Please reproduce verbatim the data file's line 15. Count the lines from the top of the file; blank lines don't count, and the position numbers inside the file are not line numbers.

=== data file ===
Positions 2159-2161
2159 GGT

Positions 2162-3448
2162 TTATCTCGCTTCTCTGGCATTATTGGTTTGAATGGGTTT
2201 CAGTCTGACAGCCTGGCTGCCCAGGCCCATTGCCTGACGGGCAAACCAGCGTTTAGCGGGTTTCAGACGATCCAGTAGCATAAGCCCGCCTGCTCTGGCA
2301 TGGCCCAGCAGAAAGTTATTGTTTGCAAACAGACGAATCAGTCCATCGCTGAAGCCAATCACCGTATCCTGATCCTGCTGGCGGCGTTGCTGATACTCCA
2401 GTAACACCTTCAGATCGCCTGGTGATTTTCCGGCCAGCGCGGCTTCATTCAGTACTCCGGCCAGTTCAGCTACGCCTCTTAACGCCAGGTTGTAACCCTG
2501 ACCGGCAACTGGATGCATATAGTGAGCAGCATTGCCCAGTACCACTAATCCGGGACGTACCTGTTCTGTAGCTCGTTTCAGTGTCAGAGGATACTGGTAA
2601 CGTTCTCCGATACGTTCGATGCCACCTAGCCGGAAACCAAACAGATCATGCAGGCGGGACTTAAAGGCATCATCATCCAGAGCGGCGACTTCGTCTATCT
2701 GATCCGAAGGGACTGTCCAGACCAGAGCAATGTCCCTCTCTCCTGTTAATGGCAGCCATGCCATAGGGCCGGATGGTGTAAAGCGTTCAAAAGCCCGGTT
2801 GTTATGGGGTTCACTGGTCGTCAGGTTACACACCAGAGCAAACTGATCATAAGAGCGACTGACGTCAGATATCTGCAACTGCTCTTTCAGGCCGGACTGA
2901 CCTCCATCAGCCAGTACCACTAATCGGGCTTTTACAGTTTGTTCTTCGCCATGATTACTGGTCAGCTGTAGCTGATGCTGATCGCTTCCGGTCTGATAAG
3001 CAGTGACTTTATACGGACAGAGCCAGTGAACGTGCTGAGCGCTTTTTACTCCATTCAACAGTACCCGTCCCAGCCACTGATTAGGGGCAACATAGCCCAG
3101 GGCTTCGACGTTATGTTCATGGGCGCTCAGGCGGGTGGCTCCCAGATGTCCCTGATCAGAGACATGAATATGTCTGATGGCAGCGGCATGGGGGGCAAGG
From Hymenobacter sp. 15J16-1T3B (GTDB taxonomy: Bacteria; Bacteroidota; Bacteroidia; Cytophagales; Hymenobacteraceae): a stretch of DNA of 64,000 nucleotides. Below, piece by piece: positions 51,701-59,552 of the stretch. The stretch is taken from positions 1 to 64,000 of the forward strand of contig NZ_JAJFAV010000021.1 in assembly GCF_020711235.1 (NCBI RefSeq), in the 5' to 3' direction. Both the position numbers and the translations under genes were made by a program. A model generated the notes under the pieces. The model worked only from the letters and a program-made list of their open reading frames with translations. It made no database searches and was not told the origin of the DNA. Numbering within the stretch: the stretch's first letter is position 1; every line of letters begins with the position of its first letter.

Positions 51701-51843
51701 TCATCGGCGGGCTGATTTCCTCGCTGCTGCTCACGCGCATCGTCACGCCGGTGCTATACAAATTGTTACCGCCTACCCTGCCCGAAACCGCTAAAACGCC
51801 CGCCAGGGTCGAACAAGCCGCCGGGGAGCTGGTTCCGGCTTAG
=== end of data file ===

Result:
From Hymenobacter sp. 15J16-1T3B (GTDB taxonomy: Bacteria; Bacteroidota; Bacteroidia; Cytophagales; Hymenobacteraceae): a stretch of DNA of 64,000 nucleotides. Below, piece by piece: positions 51,701-59,552 of the stretch. The stretch is taken from positions 1 to 64,000 of the forward strand of contig NZ_JAJFAV010000021.1 in assembly GCF_020711235.1 (NCBI RefSeq), in the 5' to 3' direction. Both the position numbers and the translations under genes were made by a program. A model generated the notes under the pieces. The model worked only from the letters and a program-made list of their open reading frames with translations. It made no database searches and was not told the origin of the DNA. Numbering within the stretch: the stretch's first letter is position 1; every line of letters begins with the position of its first letter.